South South Region

The South South region of Nigeria comprises of six states and is strategically located at the point where the Y tail of the river Niger joins the Atlantic Ocean through the Gulf of Guinea. Though a relatively small stretch of land, the south of the country provides the economic mainstay of the economy: oil. In addition to oil and gas, the region equally contributes other key resources, with potential huge investment opportunities in tourism and agriculture.

Akwa-Ibom State - Promised Land

Akwa-Ibom is located in the coastal part of the country, with an area of 7,081km2 and a population of almost five million. The state shares boundaries with Cross River State, Rivers State, Abia State and the Atlantic Ocean, with Uyo the capital city. The main languages in the state are Ibibio, Annang, Eket, and Oron. Akwa-Ibom has a rich historical and cultural heritage with major attractions like the Ibeno Sand Beach, Oron Museum, Mary Slessor House and monument tomb.

Akwa-Ibom State is the third largest producer of crude oil in the country and is endowed with various resources such as natural gas, salt, silver nitrate, limestone, clay, coal, and glass sand.  

Bayelsa State - Pride of the Nation

Bayelsa is located in the lower southern part of the Niger Delta region, and its capital is Yenagoa. This state is blessed with many historical attractions, like the Slave Transit Hall and cultural festivals (Ekpetiama Okelede new yam festival, Odemimon festival, Otuoke and others), and houses a population of two million people occupying an area of 10,773km2. There are 10 languages spoken in the state; of these, Izon, Nembe, Ogbia and Epie-Atissa are the most predominant.

Bayelsa State, a major oil and gas producing area, accounts for over 30% of Nigeria’s oil production and is also renowned for fishing, farming, trading, carving and weaving. With the majority of the state under sea level, over three quarters of the area is covered by water and consists of a maze of meandering creeks and mangrove swamps. In addition, Bayelsa has large reserves of clay, sand and gravel which are of utmost importance to the industrial sector. 

Cross River State - The People’s Paradise

Calabar is the capital city of Cross River State. Being a coastal state, it shares boundaries with Benue State to the west, Abia State to the south and the Atlantic Ocean to the east. The major languages spoken in Cross River State are Ejagham and Efik.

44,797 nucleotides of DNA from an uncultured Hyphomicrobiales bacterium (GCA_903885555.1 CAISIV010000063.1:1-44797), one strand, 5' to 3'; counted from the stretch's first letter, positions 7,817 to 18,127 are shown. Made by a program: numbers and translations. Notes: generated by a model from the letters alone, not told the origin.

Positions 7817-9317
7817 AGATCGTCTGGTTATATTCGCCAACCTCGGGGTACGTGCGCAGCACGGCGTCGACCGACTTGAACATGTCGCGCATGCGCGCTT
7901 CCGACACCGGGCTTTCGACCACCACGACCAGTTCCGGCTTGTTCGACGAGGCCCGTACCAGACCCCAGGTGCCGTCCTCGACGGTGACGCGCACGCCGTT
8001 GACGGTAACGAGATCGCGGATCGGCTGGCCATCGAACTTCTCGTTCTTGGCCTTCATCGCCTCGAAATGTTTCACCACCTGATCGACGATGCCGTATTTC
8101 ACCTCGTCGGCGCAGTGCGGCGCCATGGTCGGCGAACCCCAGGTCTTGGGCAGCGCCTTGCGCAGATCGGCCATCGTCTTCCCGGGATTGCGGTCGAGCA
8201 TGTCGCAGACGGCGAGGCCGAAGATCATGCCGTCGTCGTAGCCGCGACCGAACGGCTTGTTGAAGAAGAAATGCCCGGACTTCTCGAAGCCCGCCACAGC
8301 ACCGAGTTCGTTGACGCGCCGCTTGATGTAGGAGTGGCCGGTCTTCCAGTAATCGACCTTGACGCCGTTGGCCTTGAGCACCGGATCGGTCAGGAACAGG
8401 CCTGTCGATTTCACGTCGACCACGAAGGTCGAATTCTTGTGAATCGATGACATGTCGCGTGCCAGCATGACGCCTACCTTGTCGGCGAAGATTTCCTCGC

Cross River State is home to some of Nigeria’s most beautiful scenery. Over half the land is covered by tropical rain forests, making it one of the world's biodiversity hotspots. The state is also blessed with natural resources like oil and gas, limestone, kaolin, clay, salt, barite and quartzite. 

Delta State - The Big Heart

Delta State has Asaba as its capital and is made up of 25 local government areas. There are various solid mineral deposits in the state which include crude oil, industrial clay, silica, lignite, kaolin, tar sand, decorative rocks and limestone, with many serving as raw materials for industries 
 
Some major tourist attractions include Nana's Palace, Koko, Asaba Beach, Abraka River Resort Motel and River Ethiope. There are also traditional festivals in every community; the Ishe Festival for peace and progress in Ewulu town, the Edjenu of the Agbarha Clan which takes place only once or twice in a lifetime and the Oki Masquerade of Torugbene.

Edo State - Heartbeat of Nigeria

Benin City is the capital of Edo State. The state is endowed for its abundant natural resources of crude oil, clay, chalk, marble, natural gas and limestone. Edo is home to several ethnicities with 18 local government areas. There are many tourist attractions in the state: Oba's Palace in Benin City, Ramat Park, Sakpoba Holiday Resort, the Emotan statue in Benin City, Ise Lake and River Niger Beach in Agenebode, among others.  
 
There are over 100 major festivals celebrated in Edo State between September and March annually. 
 
Image credit: Alan Denney

Rivers State - Treasure Base of the Nation

Port Harcourt is a cosmopolitan city and capital of Rivers State, which makes it the second largest commercial centre in Nigeria. Rivers State boasts a diverse ethnic population of over six million people and occupies an area of 11,077km2. The major languages are Ijaw and Ikwerre, although 23 languages are spoken altogether.
 
Rivers State accounts for over 40% of Nigeria's crude oil production and food production - no wonder it's called the 'treasure base of the nation'. In addition, there are two major refineries and seaports in Rivers state, with various industries spread across it.
 
Image credit: Seguilbianconigilo